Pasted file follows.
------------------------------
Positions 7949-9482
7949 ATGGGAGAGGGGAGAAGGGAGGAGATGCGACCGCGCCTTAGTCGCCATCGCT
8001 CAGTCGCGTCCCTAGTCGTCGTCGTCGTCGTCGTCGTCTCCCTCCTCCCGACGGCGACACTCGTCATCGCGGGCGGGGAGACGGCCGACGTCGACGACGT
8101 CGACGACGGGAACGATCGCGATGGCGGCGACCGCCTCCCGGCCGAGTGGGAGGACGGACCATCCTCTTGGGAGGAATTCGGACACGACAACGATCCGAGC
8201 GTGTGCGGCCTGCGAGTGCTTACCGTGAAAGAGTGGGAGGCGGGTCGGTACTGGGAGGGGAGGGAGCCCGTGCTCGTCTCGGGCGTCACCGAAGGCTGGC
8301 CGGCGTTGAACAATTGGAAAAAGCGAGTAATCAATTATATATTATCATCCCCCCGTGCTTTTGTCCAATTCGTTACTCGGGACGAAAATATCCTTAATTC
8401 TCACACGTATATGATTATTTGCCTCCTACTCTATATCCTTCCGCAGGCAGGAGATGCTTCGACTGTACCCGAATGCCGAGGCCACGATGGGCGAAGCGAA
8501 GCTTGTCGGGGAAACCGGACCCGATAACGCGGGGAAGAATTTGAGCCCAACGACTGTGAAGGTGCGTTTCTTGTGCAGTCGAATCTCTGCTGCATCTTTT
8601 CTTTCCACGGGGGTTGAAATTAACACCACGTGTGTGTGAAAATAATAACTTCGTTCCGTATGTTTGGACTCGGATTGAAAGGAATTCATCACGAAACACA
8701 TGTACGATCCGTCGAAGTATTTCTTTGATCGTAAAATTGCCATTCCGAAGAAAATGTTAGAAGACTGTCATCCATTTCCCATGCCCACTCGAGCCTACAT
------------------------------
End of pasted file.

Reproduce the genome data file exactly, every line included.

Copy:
Positions 7949-9482
7949 ATGGGAGAGGGGAGAAGGGAGGAGATGCGACCGCGCCTTAGTCGCCATCGCT
8001 CAGTCGCGTCCCTAGTCGTCGTCGTCGTCGTCGTCGTCTCCCTCCTCCCGACGGCGACACTCGTCATCGCGGGCGGGGAGACGGCCGACGTCGACGACGT
8101 CGACGACGGGAACGATCGCGATGGCGGCGACCGCCTCCCGGCCGAGTGGGAGGACGGACCATCCTCTTGGGAGGAATTCGGACACGACAACGATCCGAGC
8201 GTGTGCGGCCTGCGAGTGCTTACCGTGAAAGAGTGGGAGGCGGGTCGGTACTGGGAGGGGAGGGAGCCCGTGCTCGTCTCGGGCGTCACCGAAGGCTGGC
8301 CGGCGTTGAACAATTGGAAAAAGCGAGTAATCAATTATATATTATCATCCCCCCGTGCTTTTGTCCAATTCGTTACTCGGGACGAAAATATCCTTAATTC
8401 TCACACGTATATGATTATTTGCCTCCTACTCTATATCCTTCCGCAGGCAGGAGATGCTTCGACTGTACCCGAATGCCGAGGCCACGATGGGCGAAGCGAA
8501 GCTTGTCGGGGAAACCGGACCCGATAACGCGGGGAAGAATTTGAGCCCAACGACTGTGAAGGTGCGTTTCTTGTGCAGTCGAATCTCTGCTGCATCTTTT
8601 CTTTCCACGGGGGTTGAAATTAACACCACGTGTGTGTGAAAATAATAACTTCGTTCCGTATGTTTGGACTCGGATTGAAAGGAATTCATCACGAAACACA
8701 TGTACGATCCGTCGAAGTATTTCTTTGATCGTAAAATTGCCATTCCGAAGAAAATGTTAGAAGACTGTCATCCATTTCCCATGCCCACTCGAGCCTACAT